Gangs of the sky: Crows are riding on the back of a tawny eagle.
One explanation for the strange sight before you is that crows are definitely plotting world domination and now they’re probably going to win because they’ve drafted in the eagles.
But before you start readying for an army of eagle-riding crows, here’s a (slightly) more plausible scenario.
Taken in the Kgalagadi Transfrontier Park, which straddles the border between South Africa and Botswana, this (incredibly lucky!) snapshot captures the moment a Cape crow latches onto the back of a tawny eagle.
“A pair of Cape crows had been harassing the eagle for a while, pecking at it on the ground. When the eagle flew off, the crows followed [and] this one managed to land on the back of the eagle, and get a good enough grip to continue to peck at [it] in flight,” explains photographer Barry Scott.
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“The eagle flew on for a while with the crow attached, until it managed to dislodge it and fly off into the distance,” he adds.
Just what might have prompted the crow’s brief joyride is unclear, but crows are well known for their eagle-pestering ways.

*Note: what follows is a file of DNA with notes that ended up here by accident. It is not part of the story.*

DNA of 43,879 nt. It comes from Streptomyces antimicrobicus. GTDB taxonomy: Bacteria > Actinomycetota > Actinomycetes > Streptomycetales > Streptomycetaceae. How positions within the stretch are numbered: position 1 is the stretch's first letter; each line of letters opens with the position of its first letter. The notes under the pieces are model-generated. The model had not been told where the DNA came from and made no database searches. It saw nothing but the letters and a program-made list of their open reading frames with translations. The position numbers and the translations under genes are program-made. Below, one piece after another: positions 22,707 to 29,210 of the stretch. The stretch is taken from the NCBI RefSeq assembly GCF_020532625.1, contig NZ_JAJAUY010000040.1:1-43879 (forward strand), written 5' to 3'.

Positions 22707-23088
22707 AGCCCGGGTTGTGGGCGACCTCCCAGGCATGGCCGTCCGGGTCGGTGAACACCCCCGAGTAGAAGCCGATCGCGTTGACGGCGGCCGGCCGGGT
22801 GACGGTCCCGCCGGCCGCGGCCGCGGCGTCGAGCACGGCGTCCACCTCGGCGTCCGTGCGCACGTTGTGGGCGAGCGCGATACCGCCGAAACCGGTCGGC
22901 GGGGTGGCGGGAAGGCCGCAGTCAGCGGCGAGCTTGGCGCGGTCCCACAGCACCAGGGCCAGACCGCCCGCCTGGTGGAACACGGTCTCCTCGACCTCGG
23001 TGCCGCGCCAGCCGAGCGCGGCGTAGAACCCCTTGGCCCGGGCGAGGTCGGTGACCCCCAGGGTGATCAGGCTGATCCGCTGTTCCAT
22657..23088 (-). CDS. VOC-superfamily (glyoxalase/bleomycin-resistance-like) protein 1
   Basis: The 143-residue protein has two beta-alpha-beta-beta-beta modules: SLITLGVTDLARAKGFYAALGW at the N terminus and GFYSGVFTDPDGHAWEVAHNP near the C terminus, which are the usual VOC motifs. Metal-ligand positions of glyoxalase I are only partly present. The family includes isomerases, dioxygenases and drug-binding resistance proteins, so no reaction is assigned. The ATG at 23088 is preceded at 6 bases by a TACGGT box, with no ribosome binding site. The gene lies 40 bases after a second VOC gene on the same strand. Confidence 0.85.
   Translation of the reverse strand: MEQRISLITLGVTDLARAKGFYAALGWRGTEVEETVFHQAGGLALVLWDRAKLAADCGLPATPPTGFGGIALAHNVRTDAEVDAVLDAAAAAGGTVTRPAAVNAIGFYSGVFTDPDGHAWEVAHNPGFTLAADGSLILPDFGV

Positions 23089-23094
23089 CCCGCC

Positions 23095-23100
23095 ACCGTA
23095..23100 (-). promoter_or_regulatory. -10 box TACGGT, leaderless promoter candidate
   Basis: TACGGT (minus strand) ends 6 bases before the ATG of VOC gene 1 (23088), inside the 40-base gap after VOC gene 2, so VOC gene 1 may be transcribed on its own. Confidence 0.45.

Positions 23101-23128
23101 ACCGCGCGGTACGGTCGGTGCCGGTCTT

“Crows are basically the gangsters of the bird world,” jokes Shannon Hoffman from the African Bird of Prey Sanctuary in South Africa. “I see them bothering birds – owls, eagles and others – all the time, seemingly just for the heck of it.”
Hoffman, who’s been working full time with birds of prey since 2000, adds that while it is possible the crow was displaying some territorial behaviour, it’s more likely that it was just simply being a pest.
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“Crows generally seem to know not to mess with more agile birds of prey like goshawks, as these birds are quite capable of quick and deadly retaliatory manoeuvres. Eagles on the other hand, are unlikely to want to waste energy on ‘swatting’ a pesky crow,” she explains.
In this particular instance, the crow clearly had the eagle beat, if only for a few moments.